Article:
You probably think incorporating your startup is a big accomplishment. And you should. It is. Incorporating is a necessary step in developing a viable business. But only do it for the right reasons and at the right time.
incorporating can bring baggage that burns money, time and relationships
From working in the legal space, we see founders incorporating way, way too early. That’s a problem because incorporating can bring baggage that burns money, time and relationships. Here’s a short list of problems:
- Incorporating generally costs about $500 (US). Spend that on ramen and your buffer subscription.
- Incorporating immediately creates paperwork that costs to file (think of annual returns).
- It creates unnecessary discussions, decisions and fights (e.g., who’s the CTO).
- When you want to do simple things such as adding a cofounder to the team, how do you do it compliant with your legal structure? Better head to the lawyer and fork over another $750 or swing by RocketLawyer and try to patch something together.
- Here’s a big one: Founders/partners that might not work well with each other immediately create a complex legal framework that binds them together. Why get married when you can date a bit before?
So when should you incorporate?
There are generally four reasons to incorporate:
- Revenue management. The startup is generating significant revenue and corresponding expenses. A corporation allows you to offset those expenses a net out a profit.
- Liability. A corporation is a legal person. That means if someone wants to sue your business, they sue the corporation not the shareholders personally. There are some exceptions to this rule, but we aren’t going there now.
- Grants and Tax Programs. Most governments these days provide grants and tax incentives for innovative businesses. They usually require a corporation to participate.
- Investment. Investors will not invest in a “startup”, they need to invest in a corporation where they can structure their investment.
Unless your business fits into one of these reasons, you probably shouldn’t be incorporating unless you have money to burn. If the reason you want to incorporate is to create a formal legal framework around your startup and cofounders, there’s a cheaper and easier way: a pre-incorporation founders agreement.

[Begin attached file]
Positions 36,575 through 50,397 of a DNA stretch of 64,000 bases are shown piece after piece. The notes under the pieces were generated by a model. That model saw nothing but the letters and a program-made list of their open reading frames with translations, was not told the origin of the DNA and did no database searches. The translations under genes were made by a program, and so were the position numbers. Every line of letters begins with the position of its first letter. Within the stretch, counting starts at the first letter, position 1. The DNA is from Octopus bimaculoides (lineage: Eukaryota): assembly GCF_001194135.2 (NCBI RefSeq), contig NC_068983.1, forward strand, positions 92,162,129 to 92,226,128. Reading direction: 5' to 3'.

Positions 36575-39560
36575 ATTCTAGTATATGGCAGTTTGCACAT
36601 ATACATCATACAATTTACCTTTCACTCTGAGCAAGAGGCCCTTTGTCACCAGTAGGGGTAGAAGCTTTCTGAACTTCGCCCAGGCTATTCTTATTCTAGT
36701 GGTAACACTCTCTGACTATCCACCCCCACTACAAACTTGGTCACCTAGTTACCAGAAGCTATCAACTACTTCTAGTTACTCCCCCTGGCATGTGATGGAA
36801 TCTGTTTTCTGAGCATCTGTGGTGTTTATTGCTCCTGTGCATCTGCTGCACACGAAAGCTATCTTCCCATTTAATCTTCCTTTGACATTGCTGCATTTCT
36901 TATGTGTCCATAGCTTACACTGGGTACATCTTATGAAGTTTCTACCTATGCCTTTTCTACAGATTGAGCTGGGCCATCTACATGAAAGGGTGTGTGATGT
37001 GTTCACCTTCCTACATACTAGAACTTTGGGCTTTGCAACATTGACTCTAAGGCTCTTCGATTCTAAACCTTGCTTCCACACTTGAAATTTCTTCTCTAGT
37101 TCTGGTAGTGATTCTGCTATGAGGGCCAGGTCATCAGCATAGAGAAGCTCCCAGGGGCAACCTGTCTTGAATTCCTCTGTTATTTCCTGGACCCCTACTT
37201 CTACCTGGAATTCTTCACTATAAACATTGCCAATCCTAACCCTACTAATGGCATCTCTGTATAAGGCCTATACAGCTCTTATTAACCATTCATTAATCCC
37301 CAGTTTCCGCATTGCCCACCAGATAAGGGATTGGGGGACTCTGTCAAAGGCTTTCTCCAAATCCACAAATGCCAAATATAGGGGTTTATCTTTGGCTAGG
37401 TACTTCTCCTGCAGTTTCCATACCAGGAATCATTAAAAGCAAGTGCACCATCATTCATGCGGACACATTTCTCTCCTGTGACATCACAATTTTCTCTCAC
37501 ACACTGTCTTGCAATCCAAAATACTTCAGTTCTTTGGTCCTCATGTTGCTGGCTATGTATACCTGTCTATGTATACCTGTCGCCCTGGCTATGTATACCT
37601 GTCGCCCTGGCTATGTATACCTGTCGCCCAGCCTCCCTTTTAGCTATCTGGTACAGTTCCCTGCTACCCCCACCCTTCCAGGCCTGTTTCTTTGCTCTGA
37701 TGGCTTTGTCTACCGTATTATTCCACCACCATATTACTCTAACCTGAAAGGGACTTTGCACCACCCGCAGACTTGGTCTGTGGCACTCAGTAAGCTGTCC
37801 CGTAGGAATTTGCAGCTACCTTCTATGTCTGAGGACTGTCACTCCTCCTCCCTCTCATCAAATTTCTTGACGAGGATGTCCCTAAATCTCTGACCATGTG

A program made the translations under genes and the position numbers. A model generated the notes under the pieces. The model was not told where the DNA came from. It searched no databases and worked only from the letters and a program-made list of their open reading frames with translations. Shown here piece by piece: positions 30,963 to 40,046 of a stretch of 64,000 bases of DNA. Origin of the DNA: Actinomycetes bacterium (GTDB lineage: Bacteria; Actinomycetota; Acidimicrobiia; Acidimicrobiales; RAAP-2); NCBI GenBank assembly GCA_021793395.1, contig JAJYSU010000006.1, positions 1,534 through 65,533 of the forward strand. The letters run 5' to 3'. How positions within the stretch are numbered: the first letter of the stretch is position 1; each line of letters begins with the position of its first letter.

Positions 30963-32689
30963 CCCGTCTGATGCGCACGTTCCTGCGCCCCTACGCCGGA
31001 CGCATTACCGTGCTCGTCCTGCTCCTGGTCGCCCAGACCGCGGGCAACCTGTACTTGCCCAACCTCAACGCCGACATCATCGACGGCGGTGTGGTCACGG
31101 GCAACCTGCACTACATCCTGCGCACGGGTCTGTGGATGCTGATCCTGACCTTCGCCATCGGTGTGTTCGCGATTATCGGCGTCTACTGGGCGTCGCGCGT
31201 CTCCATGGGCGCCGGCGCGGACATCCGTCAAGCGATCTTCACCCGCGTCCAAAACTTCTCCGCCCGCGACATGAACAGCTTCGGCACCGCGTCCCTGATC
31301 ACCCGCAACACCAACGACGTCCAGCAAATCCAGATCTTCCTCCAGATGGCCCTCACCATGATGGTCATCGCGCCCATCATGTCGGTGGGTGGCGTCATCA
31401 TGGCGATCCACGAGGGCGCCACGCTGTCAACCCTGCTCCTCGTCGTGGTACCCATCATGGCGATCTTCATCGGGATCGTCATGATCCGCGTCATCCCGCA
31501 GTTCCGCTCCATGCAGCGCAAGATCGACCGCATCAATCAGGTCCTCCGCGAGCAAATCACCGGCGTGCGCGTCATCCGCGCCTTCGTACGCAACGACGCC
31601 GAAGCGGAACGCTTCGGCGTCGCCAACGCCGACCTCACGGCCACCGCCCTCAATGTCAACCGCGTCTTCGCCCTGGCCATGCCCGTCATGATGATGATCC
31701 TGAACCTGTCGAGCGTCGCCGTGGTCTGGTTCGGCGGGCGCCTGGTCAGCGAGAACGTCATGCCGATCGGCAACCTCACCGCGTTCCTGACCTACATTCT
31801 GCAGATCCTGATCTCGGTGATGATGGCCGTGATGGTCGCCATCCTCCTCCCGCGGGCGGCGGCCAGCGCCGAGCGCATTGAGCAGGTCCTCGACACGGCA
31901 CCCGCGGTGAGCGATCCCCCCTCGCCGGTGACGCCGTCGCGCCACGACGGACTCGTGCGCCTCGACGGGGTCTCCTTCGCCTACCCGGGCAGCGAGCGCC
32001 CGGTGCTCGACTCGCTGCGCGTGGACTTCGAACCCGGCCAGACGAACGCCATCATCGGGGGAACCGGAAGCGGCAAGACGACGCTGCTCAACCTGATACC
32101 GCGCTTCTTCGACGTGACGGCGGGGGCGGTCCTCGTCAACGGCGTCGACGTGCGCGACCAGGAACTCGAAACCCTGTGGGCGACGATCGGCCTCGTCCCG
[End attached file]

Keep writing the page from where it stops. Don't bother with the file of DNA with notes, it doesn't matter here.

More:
there’s a cheaper and easier way: a pre-incorporation founders agreement.
How a pre-incorporation founders agreement works
At Paper, our super-strong founders agreement does several important things:
- It declares who the founders are and what the team is working on (a tech and business model description);
- It declares that the team will incorporate if it is determined that there is a viable business;
- It declares what the equity distribution will be on incorporation (e.g., 40% to Jimmy and 60% to Mark);
- It declares what the vesting schedule is (e.g., after incorporation, Jimmy and Mark’s equity will be issued to them monthly for a period of 4 years);
- It also contains cliff and cease vesting clauses. In the event that a co-founder bails on the startup, the other cofounder(s) can stop issuing equity to that co-founder and even claw back equity. This protects the startup from a situation where a big chunk of the company is held by someone that isn’t contributing — that would make the business un-viable and un-fundable;
- It compels all the cofounders to execute full transfers of their claims and interest in any technology or assets developed pre-incorporation to the startup;
- It declares whether advisors are receiving equity or not.
As you can see, a founders agreement transcends the pre-incorporation to corporation divide. That is because it is an agreement among the founders, who remain post-incorporation. Founders agreements are private contracts, so they do not come with heft government filing fees and annual paperwork. With Paper, you can add a cofounder with a button and a few fields. No lawyers.
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